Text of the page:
A new law meant to limit unexpected medical bills will take effect on the first day of 2020.
The issue received rare bipartisan support in the previous legislative session, as Colorado lawmakers heard from constituents about the need for protection against surprise sky-high medical bills. Zoe Williams, a mom who lives in Denver, told lawmakers her story at a news conference when the bill was introduced.
Williams said she took her 3-year-old to an emergency room at an out-of-network hospital for a broken leg.
The bill was $15,000.
"All of these accounts went to collections, it impacted our credit," Williams said. “I had actually just found out I was accepted into law school, and almost had to not go to school because I couldn't qualify for my loans, which required a certain amount of credit in order to access them."
Similar measures had failed in prior legislative sessions
Now, health care facilities and providers will have to be clearer about when charges may be out of network. The new law caps what out-of-network doctors can charge at in-network hospitals and creates an arbitration process to handle billing disputes.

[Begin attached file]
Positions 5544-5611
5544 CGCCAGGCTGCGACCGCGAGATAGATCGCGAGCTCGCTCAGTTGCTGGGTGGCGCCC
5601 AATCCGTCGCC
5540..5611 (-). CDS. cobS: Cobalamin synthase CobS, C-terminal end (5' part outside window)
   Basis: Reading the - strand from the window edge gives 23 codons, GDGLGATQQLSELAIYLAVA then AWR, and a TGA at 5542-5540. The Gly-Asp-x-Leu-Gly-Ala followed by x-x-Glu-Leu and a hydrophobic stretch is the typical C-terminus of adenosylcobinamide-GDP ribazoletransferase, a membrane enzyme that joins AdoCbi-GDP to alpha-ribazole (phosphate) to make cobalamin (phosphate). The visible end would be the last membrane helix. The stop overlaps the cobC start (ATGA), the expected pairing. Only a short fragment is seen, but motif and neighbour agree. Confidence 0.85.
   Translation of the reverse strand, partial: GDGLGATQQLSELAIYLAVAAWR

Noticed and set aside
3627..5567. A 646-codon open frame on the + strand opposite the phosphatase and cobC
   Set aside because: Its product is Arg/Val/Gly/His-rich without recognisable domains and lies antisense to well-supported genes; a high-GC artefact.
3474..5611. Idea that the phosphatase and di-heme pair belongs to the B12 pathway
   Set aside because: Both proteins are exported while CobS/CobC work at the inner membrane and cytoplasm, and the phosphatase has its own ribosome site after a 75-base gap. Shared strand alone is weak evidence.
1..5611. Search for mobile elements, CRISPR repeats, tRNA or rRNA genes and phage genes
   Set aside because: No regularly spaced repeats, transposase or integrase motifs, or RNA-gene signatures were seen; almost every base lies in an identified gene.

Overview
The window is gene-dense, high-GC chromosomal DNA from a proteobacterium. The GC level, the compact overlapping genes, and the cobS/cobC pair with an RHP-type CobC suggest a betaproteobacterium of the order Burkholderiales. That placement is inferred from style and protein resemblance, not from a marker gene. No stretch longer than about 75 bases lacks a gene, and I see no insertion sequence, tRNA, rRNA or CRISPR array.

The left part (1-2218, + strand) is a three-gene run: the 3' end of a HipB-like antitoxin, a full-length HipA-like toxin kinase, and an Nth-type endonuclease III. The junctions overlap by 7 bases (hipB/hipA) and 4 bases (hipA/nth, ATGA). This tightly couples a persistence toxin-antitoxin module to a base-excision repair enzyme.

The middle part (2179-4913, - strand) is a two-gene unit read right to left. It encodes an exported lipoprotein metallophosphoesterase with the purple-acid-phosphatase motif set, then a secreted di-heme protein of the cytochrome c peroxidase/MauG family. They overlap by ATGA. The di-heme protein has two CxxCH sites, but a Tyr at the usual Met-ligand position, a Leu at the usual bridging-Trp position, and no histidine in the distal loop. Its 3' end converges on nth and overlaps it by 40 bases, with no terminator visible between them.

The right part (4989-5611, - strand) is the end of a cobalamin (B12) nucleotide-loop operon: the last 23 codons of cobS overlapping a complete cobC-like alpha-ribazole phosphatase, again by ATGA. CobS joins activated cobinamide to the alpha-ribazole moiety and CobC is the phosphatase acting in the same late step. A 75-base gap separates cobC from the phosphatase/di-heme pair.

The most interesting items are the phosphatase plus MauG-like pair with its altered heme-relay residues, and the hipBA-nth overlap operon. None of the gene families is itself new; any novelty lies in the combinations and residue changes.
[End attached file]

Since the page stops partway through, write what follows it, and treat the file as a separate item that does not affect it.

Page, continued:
In the time before the new law, Adam Fox, director of strategic engagement for the Colorado Consumer Health Initiative, said there were some cases where insurers charged 200 or 300 times what Medicare pays for the same service.
“They’ve been charged more than $200,000 when Medicare would pay $520 for the same service,” Fox said. “Or $70,000 when Medicare would have paid $338.”
Fox said those high costs get passed on to consumers through higher premiums.
Opponents of the legislation argued that capped reimbursement rates would drive the best doctors out of Colorado and encourage the worst to come to the state. Proponents said the legislation was needed because more and more Colordans were getting hit by surprise out-of-network bills.
“These are not one-off stories, but the ones many Coloradans have experienced, too many Coloradans,” said Democratic Rep. Daneya Esgar, one of the bill’s sponsors.
Similar legislation stalled on its way through the U.S. Congress at year’s end. National lawmakers struggled to find common ground and to balance the competing needs of powerful interests and consumers staring down high bills. In the meantime, polling indicates high health care costs are a top priority for voters. President Donald Trump called on Congress in 2019 to pass legislation to end surprise medical bills.